Performing arts in the Netherlands

Ethnomusicological collections in the Netherlands

Compiled by Loekie van Proosdij
Version July 1995, as published in van Zanten, Wim and Marjolijn van Roon (eds), Oideion; The performing arts world-wide 2, pp 313-19 Leiden: Research School CNWS.


ARNOLD ADRIAAN BAKE (1899-1963) to top
Research area: India and Nepal

The legacy of Dr. Arnold Bake, as far as his academic work and his personal documents are concerned, has been kept - since the death of Mrs. C.M. Bake - by Dr. P. Voor-hoeve. Not only was he related to the Bakes, through his wife, but he was also a fellowstudent of Bake’s in Leiden during the early nineteen twenties. Both studied Arabic and Sanskrit with the intention of joining the linguistic branch of the civil service in the former Netherlands East Indies. Contrary to Bake, who chose a different specialization and finished his studies in Utrecht, Dr. Voorhoeve went to Java, after obtaining his doctorate, where he was to be the successor of P. Gediking (librarian of the Koninklijk Bataviaasch Genootschap). In the fifties Dr. Voorhoeve was appointed to a position with the KITLV (Koninklijk Instituut voor Taal- en Volkenkunde) in The Hague, before the institute moved to Leiden.

The contents of the Bake archives have, as far as possible, been catalogued by Dr. Voorhoeve. Over the years, he has corresponded with numerous people about these archives, for instance with Nazir Ali Jairazbhoy and Amy Ruth Catlin (Bake Restudy Project, 1984); Dr. E. ten Nijenhuis (Sang-gitadarpana); Francis Shepherd and Ineke Florijn (supplementary bibliography); and Carol Tingey (about Bake’s Nepalese fieldwork).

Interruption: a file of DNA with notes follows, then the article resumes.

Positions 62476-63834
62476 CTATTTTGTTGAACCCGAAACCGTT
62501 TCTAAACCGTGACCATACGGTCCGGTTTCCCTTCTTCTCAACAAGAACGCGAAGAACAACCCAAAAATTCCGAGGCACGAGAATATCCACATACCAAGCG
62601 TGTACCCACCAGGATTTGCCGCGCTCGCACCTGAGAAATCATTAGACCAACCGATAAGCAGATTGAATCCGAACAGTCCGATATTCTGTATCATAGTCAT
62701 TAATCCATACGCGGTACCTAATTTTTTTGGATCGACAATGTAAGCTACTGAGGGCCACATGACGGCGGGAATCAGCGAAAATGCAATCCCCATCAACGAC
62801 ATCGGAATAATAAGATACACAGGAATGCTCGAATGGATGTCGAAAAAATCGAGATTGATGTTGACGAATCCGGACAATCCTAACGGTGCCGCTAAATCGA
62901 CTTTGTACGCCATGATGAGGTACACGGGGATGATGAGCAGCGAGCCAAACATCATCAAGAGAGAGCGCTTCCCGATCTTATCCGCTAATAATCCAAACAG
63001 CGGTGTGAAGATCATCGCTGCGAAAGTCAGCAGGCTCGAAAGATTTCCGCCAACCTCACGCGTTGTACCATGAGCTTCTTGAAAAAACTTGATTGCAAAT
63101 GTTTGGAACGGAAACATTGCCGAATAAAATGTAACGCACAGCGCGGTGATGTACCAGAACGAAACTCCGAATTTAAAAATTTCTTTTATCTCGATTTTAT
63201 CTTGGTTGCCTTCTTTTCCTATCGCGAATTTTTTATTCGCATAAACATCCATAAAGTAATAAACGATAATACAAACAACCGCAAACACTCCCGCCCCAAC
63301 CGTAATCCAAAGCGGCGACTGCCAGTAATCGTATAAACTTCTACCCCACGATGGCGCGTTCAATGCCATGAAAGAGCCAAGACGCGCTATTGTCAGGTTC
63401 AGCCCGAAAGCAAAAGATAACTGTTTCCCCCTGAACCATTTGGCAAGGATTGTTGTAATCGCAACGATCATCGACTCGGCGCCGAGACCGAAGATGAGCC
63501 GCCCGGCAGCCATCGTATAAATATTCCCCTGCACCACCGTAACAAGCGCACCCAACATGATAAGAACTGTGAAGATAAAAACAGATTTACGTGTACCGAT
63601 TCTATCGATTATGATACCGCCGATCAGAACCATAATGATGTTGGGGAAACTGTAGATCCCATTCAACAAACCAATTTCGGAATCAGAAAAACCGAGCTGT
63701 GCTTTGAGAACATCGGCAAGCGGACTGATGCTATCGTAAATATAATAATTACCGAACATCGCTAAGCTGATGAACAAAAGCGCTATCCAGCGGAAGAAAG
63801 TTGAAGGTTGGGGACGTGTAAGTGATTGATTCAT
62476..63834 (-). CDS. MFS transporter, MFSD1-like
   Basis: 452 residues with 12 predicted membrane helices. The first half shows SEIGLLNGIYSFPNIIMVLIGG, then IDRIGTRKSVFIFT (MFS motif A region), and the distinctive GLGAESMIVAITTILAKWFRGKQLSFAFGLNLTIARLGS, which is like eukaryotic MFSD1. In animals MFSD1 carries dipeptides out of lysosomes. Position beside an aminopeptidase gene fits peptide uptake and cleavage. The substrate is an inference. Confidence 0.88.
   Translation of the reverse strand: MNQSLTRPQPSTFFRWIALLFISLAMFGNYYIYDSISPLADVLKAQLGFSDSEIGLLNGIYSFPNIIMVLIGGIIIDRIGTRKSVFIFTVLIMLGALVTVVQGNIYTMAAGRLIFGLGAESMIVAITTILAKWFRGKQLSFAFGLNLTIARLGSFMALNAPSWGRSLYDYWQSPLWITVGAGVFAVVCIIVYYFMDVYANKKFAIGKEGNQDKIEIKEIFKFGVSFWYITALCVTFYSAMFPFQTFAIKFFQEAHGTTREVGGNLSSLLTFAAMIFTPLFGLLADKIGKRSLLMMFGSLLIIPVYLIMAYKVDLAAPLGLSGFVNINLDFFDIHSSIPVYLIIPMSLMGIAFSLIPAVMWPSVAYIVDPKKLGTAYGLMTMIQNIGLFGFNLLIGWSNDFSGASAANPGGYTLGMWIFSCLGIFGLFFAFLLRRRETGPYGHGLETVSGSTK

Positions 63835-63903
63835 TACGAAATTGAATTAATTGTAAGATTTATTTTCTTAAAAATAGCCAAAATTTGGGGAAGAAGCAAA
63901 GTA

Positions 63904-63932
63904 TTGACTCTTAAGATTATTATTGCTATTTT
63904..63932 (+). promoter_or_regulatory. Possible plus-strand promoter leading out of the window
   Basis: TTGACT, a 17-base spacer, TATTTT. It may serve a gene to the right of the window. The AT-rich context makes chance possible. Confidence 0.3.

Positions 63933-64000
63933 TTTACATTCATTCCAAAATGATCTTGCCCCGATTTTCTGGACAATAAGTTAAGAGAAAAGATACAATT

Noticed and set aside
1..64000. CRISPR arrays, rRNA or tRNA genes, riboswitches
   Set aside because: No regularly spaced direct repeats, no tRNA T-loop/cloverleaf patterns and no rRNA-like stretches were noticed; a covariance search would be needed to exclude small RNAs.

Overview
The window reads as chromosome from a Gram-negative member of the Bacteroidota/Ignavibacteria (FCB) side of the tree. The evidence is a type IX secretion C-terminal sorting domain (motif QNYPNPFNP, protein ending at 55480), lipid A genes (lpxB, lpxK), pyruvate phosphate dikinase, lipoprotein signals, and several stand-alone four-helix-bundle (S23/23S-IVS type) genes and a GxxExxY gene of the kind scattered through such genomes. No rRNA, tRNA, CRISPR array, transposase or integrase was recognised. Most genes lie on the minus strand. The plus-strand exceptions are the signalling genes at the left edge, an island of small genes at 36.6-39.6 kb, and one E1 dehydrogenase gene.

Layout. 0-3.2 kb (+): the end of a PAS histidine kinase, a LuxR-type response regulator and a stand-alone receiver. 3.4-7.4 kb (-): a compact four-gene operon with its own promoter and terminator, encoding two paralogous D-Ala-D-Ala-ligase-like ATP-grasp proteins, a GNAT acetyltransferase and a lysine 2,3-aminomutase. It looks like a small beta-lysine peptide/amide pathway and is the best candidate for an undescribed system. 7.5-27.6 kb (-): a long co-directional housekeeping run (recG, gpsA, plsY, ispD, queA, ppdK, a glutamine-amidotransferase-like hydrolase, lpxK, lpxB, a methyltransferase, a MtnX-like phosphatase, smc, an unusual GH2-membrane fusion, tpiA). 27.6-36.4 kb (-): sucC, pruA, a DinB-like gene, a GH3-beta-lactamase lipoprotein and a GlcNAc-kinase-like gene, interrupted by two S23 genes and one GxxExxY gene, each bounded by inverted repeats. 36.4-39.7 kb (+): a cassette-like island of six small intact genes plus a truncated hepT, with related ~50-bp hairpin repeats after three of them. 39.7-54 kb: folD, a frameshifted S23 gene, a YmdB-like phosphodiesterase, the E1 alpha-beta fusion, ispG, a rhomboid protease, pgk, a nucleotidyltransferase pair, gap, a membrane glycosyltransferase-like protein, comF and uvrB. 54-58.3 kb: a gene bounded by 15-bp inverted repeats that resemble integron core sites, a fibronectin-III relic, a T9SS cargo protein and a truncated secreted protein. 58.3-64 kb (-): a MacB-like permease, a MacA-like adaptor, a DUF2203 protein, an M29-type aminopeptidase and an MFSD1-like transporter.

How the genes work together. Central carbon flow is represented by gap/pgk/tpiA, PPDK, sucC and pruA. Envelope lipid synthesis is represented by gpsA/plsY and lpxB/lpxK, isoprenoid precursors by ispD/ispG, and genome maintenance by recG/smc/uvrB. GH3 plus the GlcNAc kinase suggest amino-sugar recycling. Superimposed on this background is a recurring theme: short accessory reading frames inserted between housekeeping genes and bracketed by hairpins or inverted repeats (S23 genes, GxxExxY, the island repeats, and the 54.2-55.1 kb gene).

Dr. Voorhoeve was kind enough to allow us to reproduce a short index of the annotated catalogue he has made of the archives.

Summary of the contents of the Arnold Bake Archives.

  1. Documentation relating to the Sanggitadarpana edition.
  2. Lectures and radio talks (9 boxes; index by Nazir Jairazbhoy).
  3. Photographs: 2 series of 14 photo albums each containing 160 photos (plus descriptions), one series from Bake’s bequest and the other from the SOAS (School for Oriental and African Studies, London), filed by geographical area.
  4. Photographs from Bake’s letters to his relatives (duplicate series in London, with excerpts from the letters in English and copies of these in the Bake archives).
  5. Photographs: 6 Photo albums with photos from Nepal, filed and numbered by Carol Tingey. Documents, articles and lectures on Nepal. Correspondence with and publications by Carol Tingey. The Nepalese fieldwork of Dr. Arnold A. Bake: A preliminary catalogue of the visual material (photographs, trans-parencies and cinefilms) by Carol Tingey, 1988.
  6. 6 Videotapes, Bake Restudy Project, by Nazir Jairazbhoy and Amy Catlin.
  7. 2 taperecordings of lectures accompanied with singing.
  8. Letters from A.A. Bake and C. Bake-Timmers to their relatives in the Netherlands (1925-1942 and 1945-1962). 27 portfolios and index. Correspondence with Prof. J. Ph. Vogel (property of the Kern-Institute in Leiden).
  9. Personal notebooks (1952-1954 and 1957-1962). Diaries of C.M. Bake-Timmers.
  10. Manuscript, Masks and Faces, (unpublished work) plus photos from Nepal.
  11. Negatives: (glass) plates and (lantern) slides. Slides from Nepal 1939 and negatives with a description by Jean Jenkins. Negatives and photos from India, Java and Bali.
  12. Professional correspondence and documents.
  13. Programs and reviews. Documents SOAS.
  14. Documentation for (auto)biography, by Bake and by Mrs. Bake.
  15. Report of a tour through the U.S.A.
  16. Correspondence with and publications by Mrs. Frances Shepherd and Mrs. Ineke Florijn.
  17. Publications by A. A. Bake. In Memoriams. Bibliography (by J. Brough and by Ineke Florijn).
  18. Correspondence concerning the legacy of A. A. Bake. Annotated index to the Bake archives. Accounts book Bake archives.

Recently the Bake archives have been transferred to the Kern Institute in Leiden.
The address is:
Vakgroep Talen en Culturen van Zuid- en Centraal Azië
Instituut Kern
Nonnensteeg 1-3
Postbus 9515
2300 RA Leiden

P(ETER) C. J. VAN HOBOKEN (1901-1994) to top
Research area: India